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What to expect in your first year studying Medical Science

Emily Yeulett

Faculty: Health, Medicine and Social Care
School: School of Medicine
Course: BSc (Hons) Medical Science
Category: Sciences nutritional and pharmaceutical

8 April 2021

I, like many students, did a lot of research when choosing Medical Science. I looked at the different modules across all three years for the course, what they would entail and I also looked at different career prospects that could come from the course. I felt prepared that I knew what to expect from my first year however, from my personal experience and from helping out first year students when I was in my final year there is always something unexpected in the first year that raises questions. Therefore, I will be answering some of the most common questions and misconceptions that those starting the course sometimes have.

1 – How will I be assessed on each module?

Medical Science contains a mixture of exams, lab reports, presentations and essays. Written assignments will range from anywhere between 1,500 – 3,000 words and the exams may be multiple choice or written answers but they usually consist of both. The exams will always cover the content you have learnt in your lectures BUT there will always be questions that will test if you have done further reading and your critical thinking. Answering these questions correctly are likely what will bump your exam grade up to a 1st.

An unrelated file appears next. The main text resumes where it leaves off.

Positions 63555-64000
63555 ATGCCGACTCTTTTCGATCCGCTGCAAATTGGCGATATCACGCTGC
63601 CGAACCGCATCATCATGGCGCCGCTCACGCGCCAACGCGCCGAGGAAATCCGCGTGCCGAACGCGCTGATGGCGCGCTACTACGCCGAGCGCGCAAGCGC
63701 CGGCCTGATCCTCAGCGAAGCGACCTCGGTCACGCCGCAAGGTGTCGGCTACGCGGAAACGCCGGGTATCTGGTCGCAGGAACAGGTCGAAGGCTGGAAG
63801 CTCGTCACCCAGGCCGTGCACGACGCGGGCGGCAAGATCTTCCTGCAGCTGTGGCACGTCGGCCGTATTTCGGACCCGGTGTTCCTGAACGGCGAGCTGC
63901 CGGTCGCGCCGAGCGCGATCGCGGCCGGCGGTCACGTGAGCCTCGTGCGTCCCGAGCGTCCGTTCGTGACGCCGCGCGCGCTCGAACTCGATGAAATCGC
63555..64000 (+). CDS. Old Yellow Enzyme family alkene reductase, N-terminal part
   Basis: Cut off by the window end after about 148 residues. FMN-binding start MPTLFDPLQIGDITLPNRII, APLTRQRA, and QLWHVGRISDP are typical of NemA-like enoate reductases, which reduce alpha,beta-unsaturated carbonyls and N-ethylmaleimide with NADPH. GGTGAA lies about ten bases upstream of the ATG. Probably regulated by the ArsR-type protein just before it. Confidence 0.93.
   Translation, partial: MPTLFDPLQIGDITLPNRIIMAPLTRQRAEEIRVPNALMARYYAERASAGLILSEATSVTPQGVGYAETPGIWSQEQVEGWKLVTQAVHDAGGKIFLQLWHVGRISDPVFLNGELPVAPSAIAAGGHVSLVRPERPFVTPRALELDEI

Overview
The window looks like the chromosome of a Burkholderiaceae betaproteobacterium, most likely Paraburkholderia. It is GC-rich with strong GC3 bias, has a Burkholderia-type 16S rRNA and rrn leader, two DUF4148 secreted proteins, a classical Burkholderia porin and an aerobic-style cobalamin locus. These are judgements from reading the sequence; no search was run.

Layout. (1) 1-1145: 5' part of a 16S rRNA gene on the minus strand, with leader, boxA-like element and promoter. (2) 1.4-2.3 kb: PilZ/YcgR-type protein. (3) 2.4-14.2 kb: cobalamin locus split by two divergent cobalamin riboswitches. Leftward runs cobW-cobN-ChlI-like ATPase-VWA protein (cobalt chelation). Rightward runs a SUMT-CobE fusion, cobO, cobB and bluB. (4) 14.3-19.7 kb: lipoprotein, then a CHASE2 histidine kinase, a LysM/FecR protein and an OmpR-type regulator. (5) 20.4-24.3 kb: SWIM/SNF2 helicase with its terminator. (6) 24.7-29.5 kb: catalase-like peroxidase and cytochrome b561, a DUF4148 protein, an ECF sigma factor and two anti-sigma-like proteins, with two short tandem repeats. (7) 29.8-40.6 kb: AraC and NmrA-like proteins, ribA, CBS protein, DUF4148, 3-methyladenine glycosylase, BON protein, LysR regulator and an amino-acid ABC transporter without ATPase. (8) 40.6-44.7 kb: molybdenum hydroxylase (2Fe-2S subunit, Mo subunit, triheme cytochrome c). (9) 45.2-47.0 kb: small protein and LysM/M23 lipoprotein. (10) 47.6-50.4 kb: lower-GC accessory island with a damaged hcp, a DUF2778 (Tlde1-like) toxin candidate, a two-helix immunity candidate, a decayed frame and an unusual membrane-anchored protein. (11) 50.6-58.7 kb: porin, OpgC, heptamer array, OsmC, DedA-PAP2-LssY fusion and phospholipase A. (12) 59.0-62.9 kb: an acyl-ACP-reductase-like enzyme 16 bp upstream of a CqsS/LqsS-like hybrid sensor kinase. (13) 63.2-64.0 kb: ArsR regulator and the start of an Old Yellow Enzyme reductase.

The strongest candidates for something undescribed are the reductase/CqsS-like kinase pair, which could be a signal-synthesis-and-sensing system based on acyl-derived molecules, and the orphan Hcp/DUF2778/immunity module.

The lab reports will usually be based on an experiment you do in the SuperLab, which means you will do a write up using the methods you used and the results you obtained to draw a conclusion to why the experiment is important and what the results may imply. These lab reports are usually around 2,000 words, and will ALWAYS include data analysis so make sure you are comfortable with using mathematic equations and concentration or volume conversions.

The presentations will either be individual or as part of a group and can range anywhere from 10-15 minutes. There will always be a Q&A at the end which will give the class and the markers an opportunity to ask about anything you may not have covered or to expand on any points you have made. I know presentations cause a mixed bag of emotions but these types of assessments are very important. If you decide to pursue a career in research you will have to present your research project at some point, probably multiple times. These assessments give you a great opportunity to improve your public speaking and presentation skills which are also transferable and can apply to any career.